The New Jersey Appeals Court recently determined that the negligence of a personal injury plaintiff’s attorney should result in the case’s reinstatement, with new counsel for the victim. In Domena v. New Jersey Re-Insurance Co, the appellate division found that “alleged attorney negligence is the sole cause of the dismissal of plaintiff’s complaint,” and that the “motion judge abused his discretion by imposing the former attorney’s failure…onto [the] plaintiff.”
Lack of Expert Testimony
In 2008, Marilyn Domena was rear-ended at a stoplight. Following the accident, she sued her auto insurance carrier, New Jersey Re-Insurance Co., for underinsured motorist coverage.
The collision caused a great deal of suffering for Domena, as her knee, jaw and hearing were aggravated as a result. She also suffered several new injuries, some of which her new attorney alleges are permanent, and she is in a wheelchair.
At the original trial, Domena’s first attorney failed to prove that her injuries were permanent. Typically, this is done with an expert medical professional who testifies in court regarding the extent of the victim’s injuries and the potential for either full or partial recovery. This testimony is critical for the plaintiff’s argument, and provides groundwork for any damages the plaintiff is seeking.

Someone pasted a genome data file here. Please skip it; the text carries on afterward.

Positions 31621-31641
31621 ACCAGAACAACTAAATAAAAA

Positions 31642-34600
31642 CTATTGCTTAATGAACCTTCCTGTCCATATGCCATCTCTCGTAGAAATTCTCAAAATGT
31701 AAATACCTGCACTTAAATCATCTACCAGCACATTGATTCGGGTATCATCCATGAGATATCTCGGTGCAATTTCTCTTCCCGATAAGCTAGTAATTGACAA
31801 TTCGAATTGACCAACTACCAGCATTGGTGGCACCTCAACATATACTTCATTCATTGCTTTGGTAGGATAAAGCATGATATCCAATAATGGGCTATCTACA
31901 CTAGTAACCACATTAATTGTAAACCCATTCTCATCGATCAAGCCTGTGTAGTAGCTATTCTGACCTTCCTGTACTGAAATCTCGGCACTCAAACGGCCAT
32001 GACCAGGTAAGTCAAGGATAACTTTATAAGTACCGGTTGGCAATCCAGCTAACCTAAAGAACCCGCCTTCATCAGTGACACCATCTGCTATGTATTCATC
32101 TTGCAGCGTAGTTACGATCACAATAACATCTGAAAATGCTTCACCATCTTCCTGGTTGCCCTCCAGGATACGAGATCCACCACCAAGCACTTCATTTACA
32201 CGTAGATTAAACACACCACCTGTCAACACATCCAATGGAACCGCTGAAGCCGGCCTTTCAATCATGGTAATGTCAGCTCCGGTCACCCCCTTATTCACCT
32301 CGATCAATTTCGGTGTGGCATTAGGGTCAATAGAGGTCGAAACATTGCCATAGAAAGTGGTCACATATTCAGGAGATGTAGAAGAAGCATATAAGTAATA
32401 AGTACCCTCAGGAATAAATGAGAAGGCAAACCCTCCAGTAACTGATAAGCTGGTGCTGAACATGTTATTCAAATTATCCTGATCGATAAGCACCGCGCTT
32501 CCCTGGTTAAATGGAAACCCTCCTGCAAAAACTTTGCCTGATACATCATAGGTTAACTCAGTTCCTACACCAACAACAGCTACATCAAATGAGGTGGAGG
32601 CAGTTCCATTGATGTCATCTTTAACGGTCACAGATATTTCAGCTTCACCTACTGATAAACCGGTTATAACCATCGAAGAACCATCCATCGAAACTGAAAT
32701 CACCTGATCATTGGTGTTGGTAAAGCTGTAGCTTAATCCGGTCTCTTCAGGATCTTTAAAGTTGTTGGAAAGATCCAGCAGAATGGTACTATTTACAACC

New Jersey Re-Insurance Co sought summary judgment because of the lack of expert reports, and the motion was granted by the Passaic County Superior Court Judge. The official ruling stated that Domena failed to meet the verbal threshold statute’s requirements because she did not provide expert testimony to confirm her injuries were permanent.
A personal injury attorney owes his or her client a duty to provide the best possible representation and utilize every available piece of evidence to make a strong case. In some cases, like Domena’s, when the attorney fails to provide an adequate level of representation, the case could be dismissed or reinstated, depending on the course the client takes. A negligent attorney does not have to cost the plaintiff his or her case, but can give the plaintiff the means to appeal a dismissal and refile a lawsuit.
The Appellate Court stated that the plaintiff should not be made to suffer negative consequences because her attorney made a mistake. The judges referred to a 1985 case, Jannson v. Fairleigh Dickinson University, in which a dismissal was vacated because the attorney failed to adequately represent the client.
Jannson lays out four factors that should be used to determine how to handle attorney missteps: extent of delay between dismissal and motion to vacate, the underlying cause, the prejudice to the opposition, and the level of blame assigned to the plaintiff.
At Helmer, Conley, and Kasselman, PA, our New Jersey personal injury attorneys represent victims of car accidents and collisions who have been negatively impacted by another person’s negligence, whether it is the negligence of the other driver or the negligence of an attorney who first handled their cases. To discuss your case and your options to move forward, contact an HCK attorney for a consultation today.